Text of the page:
by Vince D’Alessio
Why kinematic measurement is important for five axis machining
Use of five axis machining has been steadily rising because of its ability to accurately machine tight tolerance, complex parts in fewer set-ups.
An inherent problem during machining is the kinematic errors that occur as a result of the motion of machine parts. This in turn leads to geometric errors on certain features of workpieces during the cutting process. The problem becomes amplified due to linear and rotary axes stacked over each other, resulting in positioning errors of the tool relative to the workpiece.
These kinematic errors also fluctuate and this occurs because of thermal expansion, machine misalignment and levelling, or poor machine tool foundation.
To ensure accurate five axis machining, you need to quantify these kinematic errors or values and compensate the machine positioning. However, measuring machine kinematic misaglinment and applying the necessary compensation values can be tricky and time consuming. Using the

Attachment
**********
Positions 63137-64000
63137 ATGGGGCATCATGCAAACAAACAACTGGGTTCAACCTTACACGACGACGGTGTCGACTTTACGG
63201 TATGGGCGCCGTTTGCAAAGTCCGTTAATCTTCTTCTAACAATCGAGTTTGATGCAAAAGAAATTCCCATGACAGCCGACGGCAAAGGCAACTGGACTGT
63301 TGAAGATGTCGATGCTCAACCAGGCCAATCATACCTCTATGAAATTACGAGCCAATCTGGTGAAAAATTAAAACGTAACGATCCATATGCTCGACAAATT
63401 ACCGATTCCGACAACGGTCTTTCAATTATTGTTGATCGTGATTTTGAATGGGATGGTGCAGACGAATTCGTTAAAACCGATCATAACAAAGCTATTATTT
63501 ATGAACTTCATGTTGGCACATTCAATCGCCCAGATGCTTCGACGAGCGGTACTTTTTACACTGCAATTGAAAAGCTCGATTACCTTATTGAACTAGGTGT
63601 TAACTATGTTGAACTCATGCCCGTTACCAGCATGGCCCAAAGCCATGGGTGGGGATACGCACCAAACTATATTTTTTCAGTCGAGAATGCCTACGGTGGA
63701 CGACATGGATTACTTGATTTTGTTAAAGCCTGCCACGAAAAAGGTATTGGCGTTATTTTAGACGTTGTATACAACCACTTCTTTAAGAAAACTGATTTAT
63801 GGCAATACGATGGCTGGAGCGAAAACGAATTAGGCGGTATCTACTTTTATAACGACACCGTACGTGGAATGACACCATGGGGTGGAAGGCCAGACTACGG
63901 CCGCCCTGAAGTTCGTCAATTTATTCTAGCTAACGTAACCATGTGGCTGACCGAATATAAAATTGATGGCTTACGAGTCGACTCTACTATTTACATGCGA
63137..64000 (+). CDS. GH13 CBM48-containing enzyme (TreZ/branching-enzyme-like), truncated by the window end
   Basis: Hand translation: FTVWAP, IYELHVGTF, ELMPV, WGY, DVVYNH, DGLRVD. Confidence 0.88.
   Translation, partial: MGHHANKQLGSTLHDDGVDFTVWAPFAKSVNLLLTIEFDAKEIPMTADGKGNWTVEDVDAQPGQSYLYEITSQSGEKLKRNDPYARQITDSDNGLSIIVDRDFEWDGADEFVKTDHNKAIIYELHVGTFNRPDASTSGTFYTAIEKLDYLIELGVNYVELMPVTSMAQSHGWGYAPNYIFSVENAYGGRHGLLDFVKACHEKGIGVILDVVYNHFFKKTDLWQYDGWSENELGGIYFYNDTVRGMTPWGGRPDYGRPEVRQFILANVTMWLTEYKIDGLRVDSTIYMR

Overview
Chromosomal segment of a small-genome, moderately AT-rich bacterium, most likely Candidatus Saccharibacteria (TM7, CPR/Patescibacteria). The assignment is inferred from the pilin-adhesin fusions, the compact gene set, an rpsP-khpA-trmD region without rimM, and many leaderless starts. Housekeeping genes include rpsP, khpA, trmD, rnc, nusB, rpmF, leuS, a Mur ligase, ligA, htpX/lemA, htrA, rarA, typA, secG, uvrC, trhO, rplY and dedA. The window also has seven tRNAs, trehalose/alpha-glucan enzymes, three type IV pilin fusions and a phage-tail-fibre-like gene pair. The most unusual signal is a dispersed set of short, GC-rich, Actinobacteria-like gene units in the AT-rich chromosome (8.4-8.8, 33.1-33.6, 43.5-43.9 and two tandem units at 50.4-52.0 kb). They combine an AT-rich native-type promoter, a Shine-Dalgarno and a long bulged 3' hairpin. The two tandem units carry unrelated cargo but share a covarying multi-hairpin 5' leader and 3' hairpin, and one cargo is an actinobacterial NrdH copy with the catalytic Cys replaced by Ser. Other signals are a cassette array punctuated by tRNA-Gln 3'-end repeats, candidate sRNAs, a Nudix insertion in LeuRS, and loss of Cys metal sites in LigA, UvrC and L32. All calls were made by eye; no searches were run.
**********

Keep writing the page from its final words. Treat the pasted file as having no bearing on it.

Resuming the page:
right tools makes this process easy and efficient; such tools include a calibration sphere, a touch probe, an NC option (additional macro valuables) and a macro program (automated cycle).
For more precise measurement, the graph at right provides one suggestion: extend the measurement area. It illustrates the three points: mount the calibration sphere at a 45° angle; extend the area where the calibration sphere moves; and extend the area where the calibration sphere moves from the 4th axis rotation centre to the sphere.
Five axis machining processes will continue to grow, particularly among manufacturers focused on precision machining applications where tight tolerance specifications are a given. To remain competitive in these markets, manufacturers will have to ensure they are equipped with the right machining technologies and the right measurement technologies to provide their customers with high quality products. SMT
Vince D’Alessio is executive vice president of Elliott-Matsuura Canada, Oakville, ON.